Over this past summer, one of my roommates got me hooked on watching the Food Network's Cutthroat Kitchen. Once I found out that the first four seasons were on Netflix, it was game over for any real productivity. I even got my mom to binge watch episodes with me. It's better to watch it (and drink) with someone else anyway. Plus, the fact that Dan Radcliffe's a fan is just icing on the cake.
For anyone who hasn't seen the show before, it's pretty simple. Contestants compete in three rounds, with one being eliminated at the end of each round. Sounds like your basic cooking competition show, but here's where the fun part comes in.
Host Alton Brown gives each competitor $25k to spend at auctions usually at the beginning or during each round. These auction items are used to sabotage other contestants. The winner keeps the money he or she has left at the end of the last round.
While it's wildly entertaining to watch a chef try to figure out how to harvest ingredients from frozen blocks of ice, I've also learned a few valuable life lessons along the way.
1. Think outside the box.
Okay, so time for a quick story. One Saturday morning, I was making chocolate chip pancakes for breakfast with my mom, and we realized we were out of eggs. Instead of heading to the store, we looked in our fridge and saw a tub of cream cheese. Ah-ha!
We substituted the cream cheese for the eggs, while thinking "what would a chef on Cutthroat Kitchen do?" And I gotta say, the pancakes didn't turn out too badly. (Please don't judge the amount of sugar that's piled on top.)
Overall, the lesson learned? Be a little creative when you run into sticky situations.
2. Don't give up.
I have yet to see a chef on the show give up after being given a sabotage. Some of them might think it's nearly impossible to use a blowtorch as their only heat source or use bread that has been submerged in water for their sandwich. I will sometimes even wonder how the heck they're going to pull it off.
But sometimes they can actually pull off a decent meal, and then the judge, who is not aware of the sabotages, doesn't eliminate them. In one episode, I watched a French chef survive the first round with all three sabotages against him.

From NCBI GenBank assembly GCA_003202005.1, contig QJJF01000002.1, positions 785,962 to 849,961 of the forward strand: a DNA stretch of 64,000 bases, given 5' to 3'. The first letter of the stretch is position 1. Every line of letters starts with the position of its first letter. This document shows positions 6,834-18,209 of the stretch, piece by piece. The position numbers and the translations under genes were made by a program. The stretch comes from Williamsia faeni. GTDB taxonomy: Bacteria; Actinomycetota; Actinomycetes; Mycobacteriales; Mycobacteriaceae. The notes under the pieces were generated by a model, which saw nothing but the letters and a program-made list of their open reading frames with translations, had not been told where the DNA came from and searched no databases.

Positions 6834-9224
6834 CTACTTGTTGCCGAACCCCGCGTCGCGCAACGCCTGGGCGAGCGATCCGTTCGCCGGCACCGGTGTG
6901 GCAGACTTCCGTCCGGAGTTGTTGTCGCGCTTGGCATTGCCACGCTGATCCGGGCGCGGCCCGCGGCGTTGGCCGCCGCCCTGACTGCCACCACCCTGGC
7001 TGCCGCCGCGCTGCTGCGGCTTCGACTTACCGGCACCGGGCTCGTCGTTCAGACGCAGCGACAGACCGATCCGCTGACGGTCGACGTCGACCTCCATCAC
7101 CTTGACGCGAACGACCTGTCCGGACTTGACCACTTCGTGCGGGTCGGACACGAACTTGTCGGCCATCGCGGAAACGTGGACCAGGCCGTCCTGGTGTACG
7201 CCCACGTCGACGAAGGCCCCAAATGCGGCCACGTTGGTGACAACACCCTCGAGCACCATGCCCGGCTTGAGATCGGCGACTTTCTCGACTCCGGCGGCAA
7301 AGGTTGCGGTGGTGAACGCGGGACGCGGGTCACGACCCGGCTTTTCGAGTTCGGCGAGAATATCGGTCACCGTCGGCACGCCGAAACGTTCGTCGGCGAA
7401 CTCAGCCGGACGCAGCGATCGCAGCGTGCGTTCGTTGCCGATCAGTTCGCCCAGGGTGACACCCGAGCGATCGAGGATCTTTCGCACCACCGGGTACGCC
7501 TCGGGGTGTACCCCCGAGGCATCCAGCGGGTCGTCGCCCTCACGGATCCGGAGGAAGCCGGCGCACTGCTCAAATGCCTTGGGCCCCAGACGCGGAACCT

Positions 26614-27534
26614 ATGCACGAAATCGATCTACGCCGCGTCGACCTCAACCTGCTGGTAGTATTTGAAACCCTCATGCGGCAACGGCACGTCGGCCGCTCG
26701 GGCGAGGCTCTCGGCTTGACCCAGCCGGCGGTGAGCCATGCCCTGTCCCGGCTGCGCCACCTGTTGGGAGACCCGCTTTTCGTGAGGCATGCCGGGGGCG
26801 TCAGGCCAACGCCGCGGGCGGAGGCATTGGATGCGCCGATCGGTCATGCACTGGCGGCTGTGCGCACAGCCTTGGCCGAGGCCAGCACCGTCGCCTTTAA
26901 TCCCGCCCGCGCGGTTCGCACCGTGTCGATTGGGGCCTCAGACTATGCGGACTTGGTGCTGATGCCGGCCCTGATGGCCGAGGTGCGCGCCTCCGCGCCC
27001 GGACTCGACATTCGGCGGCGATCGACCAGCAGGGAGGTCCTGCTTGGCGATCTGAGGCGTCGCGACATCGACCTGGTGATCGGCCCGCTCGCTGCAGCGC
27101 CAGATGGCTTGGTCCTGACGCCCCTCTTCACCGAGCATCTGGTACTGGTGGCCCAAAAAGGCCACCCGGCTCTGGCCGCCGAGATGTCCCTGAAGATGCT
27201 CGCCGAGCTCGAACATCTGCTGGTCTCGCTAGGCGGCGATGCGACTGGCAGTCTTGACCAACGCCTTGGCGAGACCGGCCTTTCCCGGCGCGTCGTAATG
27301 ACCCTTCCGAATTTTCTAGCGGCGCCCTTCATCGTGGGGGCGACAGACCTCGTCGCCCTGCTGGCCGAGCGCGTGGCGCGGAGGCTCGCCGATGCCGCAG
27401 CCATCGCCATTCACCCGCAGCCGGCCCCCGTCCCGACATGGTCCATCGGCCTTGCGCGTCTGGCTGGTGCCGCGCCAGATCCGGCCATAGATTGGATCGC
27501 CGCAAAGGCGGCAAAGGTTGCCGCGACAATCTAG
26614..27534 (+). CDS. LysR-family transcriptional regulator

The lesson's pretty basic here. Don't give up, even if it seems like all odds are against you.
3. Don't take life (and food) too seriously.
Don't get me wrong, many contestants on the show claim that winning is everything and talk smack about their competition. But at the same time, they have to complete in ridiculous challenges that usually require them to make a fool out of themselves.
I loved the episode in which the tables were turned on the regular judges — Jet Tila, Simon Majumdar and Antonia Lofaso. They competed against each other, along with guest chef, Geoffrey Zakarian, and the winner's money went to a charity of choice. Celebrity chefs have also competed against each other in later seasons.
Unlike most cooking competitions, the levels of fun and creativity outshine the seriousness of Cutthroat Kitchen.
4. Be Confident, But Humble
I think one of the best parts about this show is the fact that the cooking challenges are often very simple. I've seen episodes where the chefs had to make their best mac n' cheese or Philly cheese steak.
And oh boy, if I got a dollar for every time a chef says, "I'm from [insert city/region here] and I make this dish every day, so I've got this in the bag" or some variation, I'd be rich. Sometimes chefs can get a little too cocky. Then, lo and behold, the chili cheese dog is their downfall.
The game forces these chefs to trust themselves in order to navigate their way through sabotages. But at the same time, the simple dishes keep them grounded. (Yup, that's my metaphor for life.) Something we could all learn from, right?